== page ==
I ran into some trouble recently with a machine that had previously been registered for Intune/Microsoft Endpoint Manager AutoPilot deployment hanging on a Windows reinstall (the SSD had been replaced).
The machine would sit at “checking connection to Microsoft. This might take a while”.
Take a while it did — a spell overnight on this very screen would not help. I used Shift+F10 to get some diagnostics tooling on the system. I could see references to a /join HTTPS endpoint being accessed that seemed to be Intune-related, but it was neither obviously succeeding nor failing.
Some perusal of logfiles suggested to me that UEFI variables are involved in the AutoPilot process.
Fortunately, the machines in question are desktop PCs. A very simple way to (destructively!) clear out UEFI variables was to remove the CMOS battery for a period of time. Upon trying again, we jump right past “checking connection to Microsoft” and can move forward with the install.
On systems where a battery pull is not effective, it may be worth getting yourself into a UEFI shell and using dmpstore to identify UEFI variables in NVRAM that may be related to AutoPilot and deleting them. Sorry I can’t be more specific!
Today’s malware-loader-du-jour, Bumblebee, has been seen achieving initial access through phishing sites that convince a user to mount a downloaded ISO image. This may be a reaction to Microsoft’s recent improvements to macro-enabled document security.
Adversaries push ISO files through compromised email (reply) chains, known as thread hijacked emails, to deploy the Bumblebee loader. ISO files contain a byte-to-byte copy of low-level data stored on a disk. The malicious ISO files are delivered through Google Cloud links or password protected zip folders. The ISO files contain a hidden DLL with random names and an LNK file. DLL (Dynamic Link Library) is a library that contains codes and data which can be used by more than one program at a time. LNK is a filename extension in Microsoft Windows for shortcuts to local files.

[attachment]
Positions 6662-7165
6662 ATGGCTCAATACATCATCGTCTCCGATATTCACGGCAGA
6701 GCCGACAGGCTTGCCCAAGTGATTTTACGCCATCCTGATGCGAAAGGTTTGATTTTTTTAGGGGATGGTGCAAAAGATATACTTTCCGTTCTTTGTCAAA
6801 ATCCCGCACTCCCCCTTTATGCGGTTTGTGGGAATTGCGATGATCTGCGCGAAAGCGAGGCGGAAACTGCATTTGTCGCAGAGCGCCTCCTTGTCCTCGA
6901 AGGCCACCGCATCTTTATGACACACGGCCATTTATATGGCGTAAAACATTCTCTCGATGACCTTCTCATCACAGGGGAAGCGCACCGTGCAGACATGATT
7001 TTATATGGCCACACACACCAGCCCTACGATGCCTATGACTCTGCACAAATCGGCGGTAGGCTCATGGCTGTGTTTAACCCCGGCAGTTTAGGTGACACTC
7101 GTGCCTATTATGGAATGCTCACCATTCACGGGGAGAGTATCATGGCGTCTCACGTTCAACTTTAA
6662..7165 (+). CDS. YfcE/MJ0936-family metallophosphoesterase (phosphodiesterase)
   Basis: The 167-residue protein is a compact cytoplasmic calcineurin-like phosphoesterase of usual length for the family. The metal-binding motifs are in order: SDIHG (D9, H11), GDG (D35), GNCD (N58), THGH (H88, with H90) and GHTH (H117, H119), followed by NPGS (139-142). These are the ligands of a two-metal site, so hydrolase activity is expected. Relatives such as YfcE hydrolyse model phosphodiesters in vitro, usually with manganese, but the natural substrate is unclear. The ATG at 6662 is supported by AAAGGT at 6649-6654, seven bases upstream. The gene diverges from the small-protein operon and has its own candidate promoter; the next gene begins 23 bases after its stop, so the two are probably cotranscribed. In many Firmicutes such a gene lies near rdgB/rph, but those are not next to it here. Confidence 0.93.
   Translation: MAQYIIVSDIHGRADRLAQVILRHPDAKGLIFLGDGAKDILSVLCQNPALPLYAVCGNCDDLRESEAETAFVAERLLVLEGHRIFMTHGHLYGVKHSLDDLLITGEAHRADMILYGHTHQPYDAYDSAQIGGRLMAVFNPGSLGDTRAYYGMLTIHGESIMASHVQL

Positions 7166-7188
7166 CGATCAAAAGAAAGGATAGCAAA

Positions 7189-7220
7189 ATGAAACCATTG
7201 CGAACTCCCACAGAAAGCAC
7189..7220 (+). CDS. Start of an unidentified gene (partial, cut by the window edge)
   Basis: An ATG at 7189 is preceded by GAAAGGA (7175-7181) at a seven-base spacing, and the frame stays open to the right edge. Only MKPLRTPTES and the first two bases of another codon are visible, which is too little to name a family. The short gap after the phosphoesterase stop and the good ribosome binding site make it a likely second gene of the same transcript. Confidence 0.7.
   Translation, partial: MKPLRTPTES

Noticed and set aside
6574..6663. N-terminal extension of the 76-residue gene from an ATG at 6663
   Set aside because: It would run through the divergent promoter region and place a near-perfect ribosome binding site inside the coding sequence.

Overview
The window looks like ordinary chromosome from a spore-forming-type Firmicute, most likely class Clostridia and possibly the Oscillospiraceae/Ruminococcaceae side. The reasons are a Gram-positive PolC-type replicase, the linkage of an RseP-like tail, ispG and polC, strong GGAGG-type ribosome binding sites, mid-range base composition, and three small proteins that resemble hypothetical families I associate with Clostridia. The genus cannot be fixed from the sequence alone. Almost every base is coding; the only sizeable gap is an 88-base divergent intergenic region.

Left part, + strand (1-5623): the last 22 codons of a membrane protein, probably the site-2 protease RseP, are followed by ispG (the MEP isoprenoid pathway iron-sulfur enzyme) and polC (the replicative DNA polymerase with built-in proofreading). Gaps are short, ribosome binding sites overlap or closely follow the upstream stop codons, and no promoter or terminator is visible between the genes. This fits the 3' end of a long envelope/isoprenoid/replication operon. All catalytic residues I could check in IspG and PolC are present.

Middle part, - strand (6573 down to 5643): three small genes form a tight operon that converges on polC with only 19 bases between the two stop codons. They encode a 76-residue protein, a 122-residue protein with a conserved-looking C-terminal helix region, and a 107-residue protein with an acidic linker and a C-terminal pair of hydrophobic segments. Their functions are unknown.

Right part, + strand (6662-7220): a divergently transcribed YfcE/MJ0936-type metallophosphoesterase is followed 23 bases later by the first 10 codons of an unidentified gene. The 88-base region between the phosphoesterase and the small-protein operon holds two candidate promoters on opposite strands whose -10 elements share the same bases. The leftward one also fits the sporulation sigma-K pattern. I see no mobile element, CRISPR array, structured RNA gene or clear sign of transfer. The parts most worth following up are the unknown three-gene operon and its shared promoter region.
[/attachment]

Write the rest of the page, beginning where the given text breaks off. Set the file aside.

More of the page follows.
One of the things that we can do to help our users avoid this new initial execution foothold is by blocking the mounting of ISO images, as long as you can be confident this will not break anything they actually need to do! I am fortunate enough to be able to do this.
Here is what I have rolled out as an Intune PowerShell Script to block the mounting of ISOs. No reboot is required. Users will see the Mount option disappear from the context menu of an ISO file within File Explorer and will be unable to double-click to mount a malicious ISO. Or, indeed, any ISO. 😉
We will head to Microsoft Endpoint Manager admin center, go to Devices > Scripts and create a new Windows 10 and later PowerShell script.
The Intune Script
UPDATE: I have made some improvements — namely, the previous one liner will cause failures to be reported in Intune on subsequent runs. We will now only add the value where it does not exist, and we will add support for Windows.VhdFile as well. It’s no longer a one-liner!
This doesn’t make you bulletproof, but will, if tolerated by your users, provide a substantial degree of protection, at the time of writing, from any number of current malware loaders that are using the ISO image technique to achieve initial code execution. The nature of the separate filesystem within the ISO presently prevents it from being marked as being from the Wild Wild West World Wide Web.